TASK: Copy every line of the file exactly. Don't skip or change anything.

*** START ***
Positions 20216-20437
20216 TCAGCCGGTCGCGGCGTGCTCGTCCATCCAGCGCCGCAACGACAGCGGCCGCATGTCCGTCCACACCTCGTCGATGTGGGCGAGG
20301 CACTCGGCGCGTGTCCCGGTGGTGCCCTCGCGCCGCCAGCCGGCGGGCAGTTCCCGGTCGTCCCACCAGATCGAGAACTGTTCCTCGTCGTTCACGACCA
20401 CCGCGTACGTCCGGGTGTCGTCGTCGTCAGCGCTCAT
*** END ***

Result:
Positions 20216-20437
20216 TCAGCCGGTCGCGGCGTGCTCGTCCATCCAGCGCCGCAACGACAGCGGCCGCATGTCCGTCCACACCTCGTCGATGTGGGCGAGG
20301 CACTCGGCGCGTGTCCCGGTGGTGCCCTCGCGCCGCCAGCCGGCGGGCAGTTCCCGGTCGTCCCACCAGATCGAGAACTGTTCCTCGTCGTTCACGACCA
20401 CCGCGTACGTCCGGGTGTCGTCGTCGTCAGCGCTCAT